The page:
Cherrera
Cherrera
5 months ago
Reply to  AA

Maybe we just need a lot more discipline, along with many more monasteries and nunneries! You continue to go with “attitudes” you assume and where it “seems” people are going. Quite the mind reader, aren’t you?

JohnM
JohnM
5 months ago
Reply to  AA

I’m very much of the NATO shouldn’t exist and is antagonistic to Russia opinion. However, at the end of the day it remains that Russia invaded Ukraine because Putin chose to invade Ukraine and if he hadn’t made that choice there wouldn’t be a war. I’m not changing the subject here.

Cherrera
Cherrera
5 months ago
Reply to  JohnM

Sounds like Biden playing his 3-dementia chess.

Nope
Nope
5 months ago
Reply to  AA

Talk of church discipline in a modern Protestant/evangelical context seems almost laughable to me, especially since anyone can just go down the street to the next church of a similar flavor and be welcomed with open arms, no questions asked. In fact, the new place will probably tell you how nasty and unloving the last lot was to you. And if you run out of options, one can always just start his/her own church. Discipline is only possible in an actual community where it costs something to enter and leave. This just isn’t the case in the bulk of the… Read more »

Cherrera
Cherrera
5 months ago
Reply to  Nope

It reminds me of a friend whose wife cheated on him. They were struggling financially after he lost his job. She started doing some part time work and it became part time+ for one client. She managed to pin all the blame on her husband and got all kinds of support from her gal friends on social media. He had “emotionally abused” her or something, even though her kids and immediate family sided with her husband. He faced it alone and with almost no support, save a few conversations with me and other guys. They went to a megachurch which… Read more »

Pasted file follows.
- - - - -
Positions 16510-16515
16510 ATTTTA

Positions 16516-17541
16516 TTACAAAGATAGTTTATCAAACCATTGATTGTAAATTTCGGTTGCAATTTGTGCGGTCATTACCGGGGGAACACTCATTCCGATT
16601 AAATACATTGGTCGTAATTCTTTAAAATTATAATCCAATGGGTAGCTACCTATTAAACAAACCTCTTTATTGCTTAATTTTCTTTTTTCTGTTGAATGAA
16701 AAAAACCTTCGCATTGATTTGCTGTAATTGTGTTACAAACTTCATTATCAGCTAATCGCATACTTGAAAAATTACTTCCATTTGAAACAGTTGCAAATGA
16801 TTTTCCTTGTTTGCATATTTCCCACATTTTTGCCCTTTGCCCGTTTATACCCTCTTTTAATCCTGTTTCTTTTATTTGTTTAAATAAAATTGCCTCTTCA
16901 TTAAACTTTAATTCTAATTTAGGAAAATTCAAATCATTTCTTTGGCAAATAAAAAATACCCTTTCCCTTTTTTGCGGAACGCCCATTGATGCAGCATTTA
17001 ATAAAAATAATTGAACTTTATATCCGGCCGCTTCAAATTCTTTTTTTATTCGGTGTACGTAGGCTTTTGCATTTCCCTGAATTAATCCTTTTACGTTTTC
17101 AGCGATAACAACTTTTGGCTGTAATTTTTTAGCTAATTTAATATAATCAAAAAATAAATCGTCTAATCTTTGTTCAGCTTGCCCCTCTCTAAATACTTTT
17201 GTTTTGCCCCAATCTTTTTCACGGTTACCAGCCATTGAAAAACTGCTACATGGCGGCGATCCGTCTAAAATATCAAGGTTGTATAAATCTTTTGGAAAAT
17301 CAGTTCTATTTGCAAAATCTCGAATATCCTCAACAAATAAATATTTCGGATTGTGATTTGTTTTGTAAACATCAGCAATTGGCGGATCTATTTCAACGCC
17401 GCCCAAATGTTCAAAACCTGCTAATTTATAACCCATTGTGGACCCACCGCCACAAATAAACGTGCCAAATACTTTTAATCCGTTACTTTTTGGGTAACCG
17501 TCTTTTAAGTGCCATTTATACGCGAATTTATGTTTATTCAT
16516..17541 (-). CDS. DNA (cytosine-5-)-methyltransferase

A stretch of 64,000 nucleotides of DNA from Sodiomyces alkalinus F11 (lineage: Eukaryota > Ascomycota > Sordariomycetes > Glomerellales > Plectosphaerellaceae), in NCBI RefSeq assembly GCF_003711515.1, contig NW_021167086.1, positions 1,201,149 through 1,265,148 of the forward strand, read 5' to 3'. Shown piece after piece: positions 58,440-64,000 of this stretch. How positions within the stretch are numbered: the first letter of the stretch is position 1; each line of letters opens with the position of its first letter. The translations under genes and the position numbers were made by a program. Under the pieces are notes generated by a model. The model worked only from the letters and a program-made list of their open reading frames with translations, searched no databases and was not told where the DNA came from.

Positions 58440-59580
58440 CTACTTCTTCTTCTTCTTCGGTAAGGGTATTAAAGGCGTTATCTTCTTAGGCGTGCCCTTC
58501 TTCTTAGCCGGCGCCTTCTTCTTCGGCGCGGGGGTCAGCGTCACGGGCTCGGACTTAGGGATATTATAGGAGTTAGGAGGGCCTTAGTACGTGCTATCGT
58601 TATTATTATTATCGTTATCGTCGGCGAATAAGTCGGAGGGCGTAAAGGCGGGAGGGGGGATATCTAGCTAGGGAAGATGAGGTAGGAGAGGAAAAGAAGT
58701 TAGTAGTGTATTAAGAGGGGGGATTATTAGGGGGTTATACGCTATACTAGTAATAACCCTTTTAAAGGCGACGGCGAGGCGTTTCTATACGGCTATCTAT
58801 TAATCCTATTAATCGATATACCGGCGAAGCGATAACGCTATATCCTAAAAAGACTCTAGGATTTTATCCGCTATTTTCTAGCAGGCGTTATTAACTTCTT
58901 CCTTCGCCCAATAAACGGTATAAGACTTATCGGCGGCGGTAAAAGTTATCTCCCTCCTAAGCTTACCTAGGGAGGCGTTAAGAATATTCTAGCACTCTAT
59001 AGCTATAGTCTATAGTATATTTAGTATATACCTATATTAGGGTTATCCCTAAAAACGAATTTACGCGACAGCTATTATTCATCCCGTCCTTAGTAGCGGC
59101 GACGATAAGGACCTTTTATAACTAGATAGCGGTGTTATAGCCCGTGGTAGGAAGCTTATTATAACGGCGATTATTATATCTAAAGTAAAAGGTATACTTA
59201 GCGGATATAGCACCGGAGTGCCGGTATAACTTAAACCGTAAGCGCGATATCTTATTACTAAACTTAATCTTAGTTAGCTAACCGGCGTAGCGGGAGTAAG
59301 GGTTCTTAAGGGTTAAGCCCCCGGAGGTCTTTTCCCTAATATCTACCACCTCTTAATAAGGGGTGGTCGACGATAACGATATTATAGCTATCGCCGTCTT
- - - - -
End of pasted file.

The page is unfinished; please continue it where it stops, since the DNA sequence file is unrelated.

Justin Parris
Justin Parris
5 months ago
Reply to  AA

I can appreciate your intent AA, but you are so deep into speculative abstractions of generalizations that you just aren’t saying *anything* anymore.

You’re concerned about the perceived level of discipline and blame that’s being dolled out based on a perceived ratio of responsibility in all divorces, everywhere. You’re about 6 layers deep in imagining how people are imagining situations.

Precisely how much blame do you suppose Cherrera is attributing to men? 7? Is it 7 standardized blame units (SBUs)? Personally, I think men deserve 9 SBUs, but for very different reasons.

Ken B
Ken B
5 months ago
Reply to  Cherrera